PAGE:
Mr Collins I remember worked in the Double Six pub in Basildon in the evenings. I went in there one summer evening in 1963 with my uncle. Mr Collins quite rightly refused to serve me a nice pint of Red Barrel, much to my uncle’s disgust. ‘He’s nearly 18’ said my uncle, Mr Collins knowing full well I was only 16. Great days, I wish I could have them back again.

    By Richard Haines (21/06/2017)
  • Nina, this is fabulous, thank you for posting it. Wow a champion discus throw and new record by N Burton (S). I can see a lot of school friends in there, Eric Cowell, the mile winner who was a really popular and friendly lad as well as those like Peter Whiting who was to become head boy. Eric Cowell also won the 880 yards, followed by Jimmy Bird, always a good friend of mine through LHR. In the girls events I can see the inseparable friends Christine Thompson and Vanessa Crew and one of my favourites Carol Hudson who had the chirpiest smile and the friendliest manner. I note Josie Beasley was second in her 3rd year Javelin, a typical event for this mischievous girl who turned out to be an excellent little athlete.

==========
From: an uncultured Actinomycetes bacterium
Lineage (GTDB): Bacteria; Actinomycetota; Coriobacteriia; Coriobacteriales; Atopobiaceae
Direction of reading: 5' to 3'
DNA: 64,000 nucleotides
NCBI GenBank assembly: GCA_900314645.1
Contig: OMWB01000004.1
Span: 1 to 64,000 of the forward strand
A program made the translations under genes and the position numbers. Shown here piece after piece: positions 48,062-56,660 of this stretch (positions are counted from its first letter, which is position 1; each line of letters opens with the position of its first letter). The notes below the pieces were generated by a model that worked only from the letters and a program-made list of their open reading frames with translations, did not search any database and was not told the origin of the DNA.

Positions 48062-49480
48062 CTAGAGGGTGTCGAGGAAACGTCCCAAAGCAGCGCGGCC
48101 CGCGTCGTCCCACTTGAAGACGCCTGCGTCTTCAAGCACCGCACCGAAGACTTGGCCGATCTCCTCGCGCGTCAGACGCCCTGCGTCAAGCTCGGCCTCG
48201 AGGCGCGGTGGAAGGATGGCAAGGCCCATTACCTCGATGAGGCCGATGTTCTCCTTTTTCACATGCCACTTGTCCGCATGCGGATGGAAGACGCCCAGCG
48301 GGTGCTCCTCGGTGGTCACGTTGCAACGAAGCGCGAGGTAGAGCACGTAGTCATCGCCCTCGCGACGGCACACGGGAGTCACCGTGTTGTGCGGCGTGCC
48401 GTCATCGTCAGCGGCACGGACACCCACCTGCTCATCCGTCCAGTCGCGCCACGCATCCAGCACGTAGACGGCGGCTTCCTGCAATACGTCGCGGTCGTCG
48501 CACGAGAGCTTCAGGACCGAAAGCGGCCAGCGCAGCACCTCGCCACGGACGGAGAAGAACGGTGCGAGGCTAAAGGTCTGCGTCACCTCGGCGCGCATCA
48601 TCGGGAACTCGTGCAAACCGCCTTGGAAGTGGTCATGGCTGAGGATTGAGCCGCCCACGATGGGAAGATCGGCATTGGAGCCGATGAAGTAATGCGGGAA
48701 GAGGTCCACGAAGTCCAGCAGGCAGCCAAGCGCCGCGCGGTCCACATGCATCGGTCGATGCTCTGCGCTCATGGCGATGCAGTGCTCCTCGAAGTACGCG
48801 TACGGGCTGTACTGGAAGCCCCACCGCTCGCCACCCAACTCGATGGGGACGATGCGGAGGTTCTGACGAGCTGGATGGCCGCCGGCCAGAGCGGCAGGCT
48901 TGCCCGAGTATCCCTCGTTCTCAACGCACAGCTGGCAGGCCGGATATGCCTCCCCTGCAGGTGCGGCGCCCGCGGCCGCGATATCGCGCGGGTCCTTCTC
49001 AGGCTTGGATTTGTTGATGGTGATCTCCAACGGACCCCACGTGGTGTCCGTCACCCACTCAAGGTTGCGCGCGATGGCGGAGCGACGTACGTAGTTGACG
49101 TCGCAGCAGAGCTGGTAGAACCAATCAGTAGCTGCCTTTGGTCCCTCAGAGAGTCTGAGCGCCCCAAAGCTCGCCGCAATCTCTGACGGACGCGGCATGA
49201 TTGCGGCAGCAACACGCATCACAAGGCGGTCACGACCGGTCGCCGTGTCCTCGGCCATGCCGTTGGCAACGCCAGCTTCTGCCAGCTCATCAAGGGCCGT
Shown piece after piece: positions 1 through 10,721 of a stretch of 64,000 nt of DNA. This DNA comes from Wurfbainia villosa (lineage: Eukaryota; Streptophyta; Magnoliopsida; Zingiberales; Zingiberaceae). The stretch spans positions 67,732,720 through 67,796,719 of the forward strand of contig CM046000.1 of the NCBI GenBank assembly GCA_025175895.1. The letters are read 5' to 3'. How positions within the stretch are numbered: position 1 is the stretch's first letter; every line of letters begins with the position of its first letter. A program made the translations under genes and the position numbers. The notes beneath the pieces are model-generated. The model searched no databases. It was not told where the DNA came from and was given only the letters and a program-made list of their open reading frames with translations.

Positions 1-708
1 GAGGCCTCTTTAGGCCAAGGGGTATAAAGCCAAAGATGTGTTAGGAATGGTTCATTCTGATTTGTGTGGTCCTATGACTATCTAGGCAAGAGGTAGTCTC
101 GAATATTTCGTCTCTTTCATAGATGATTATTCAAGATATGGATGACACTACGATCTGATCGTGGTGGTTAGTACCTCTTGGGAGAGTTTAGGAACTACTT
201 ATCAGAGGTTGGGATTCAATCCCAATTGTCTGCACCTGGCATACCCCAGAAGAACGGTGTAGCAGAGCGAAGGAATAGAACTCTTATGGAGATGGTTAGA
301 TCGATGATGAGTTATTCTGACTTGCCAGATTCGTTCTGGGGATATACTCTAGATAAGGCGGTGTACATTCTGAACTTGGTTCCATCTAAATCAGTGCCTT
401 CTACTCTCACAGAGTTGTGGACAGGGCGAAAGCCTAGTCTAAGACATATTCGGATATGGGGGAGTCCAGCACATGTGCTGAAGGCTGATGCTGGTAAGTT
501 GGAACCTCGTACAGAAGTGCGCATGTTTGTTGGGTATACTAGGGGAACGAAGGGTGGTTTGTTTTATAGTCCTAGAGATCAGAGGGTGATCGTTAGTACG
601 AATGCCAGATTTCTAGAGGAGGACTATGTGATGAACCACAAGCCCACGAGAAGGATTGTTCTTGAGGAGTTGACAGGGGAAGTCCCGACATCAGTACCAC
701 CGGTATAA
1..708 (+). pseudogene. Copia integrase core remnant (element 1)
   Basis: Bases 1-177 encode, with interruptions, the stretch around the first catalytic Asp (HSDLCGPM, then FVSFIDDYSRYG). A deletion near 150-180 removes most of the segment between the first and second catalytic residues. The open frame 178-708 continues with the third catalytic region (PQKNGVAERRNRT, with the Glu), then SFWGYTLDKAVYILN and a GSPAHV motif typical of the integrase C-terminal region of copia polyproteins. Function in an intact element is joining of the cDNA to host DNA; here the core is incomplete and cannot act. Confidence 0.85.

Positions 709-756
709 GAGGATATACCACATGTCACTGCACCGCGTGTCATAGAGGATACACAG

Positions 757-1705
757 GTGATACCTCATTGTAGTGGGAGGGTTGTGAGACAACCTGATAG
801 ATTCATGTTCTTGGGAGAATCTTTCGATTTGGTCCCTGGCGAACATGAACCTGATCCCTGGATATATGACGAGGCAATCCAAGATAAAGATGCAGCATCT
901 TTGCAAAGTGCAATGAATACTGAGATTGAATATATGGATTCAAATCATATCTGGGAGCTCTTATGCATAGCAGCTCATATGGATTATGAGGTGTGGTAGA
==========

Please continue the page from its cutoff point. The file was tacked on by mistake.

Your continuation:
Another fabulous year for Laindon High Road school, this sports day coming a whole month earlier than the 1959 one. My only fame in 1961 was the 3rd year Technical Drawing prize, thanks to excellent marking by my favourite teacher Mr D A Foley. Such happy days.

    By Richard Haines (18/06/2017)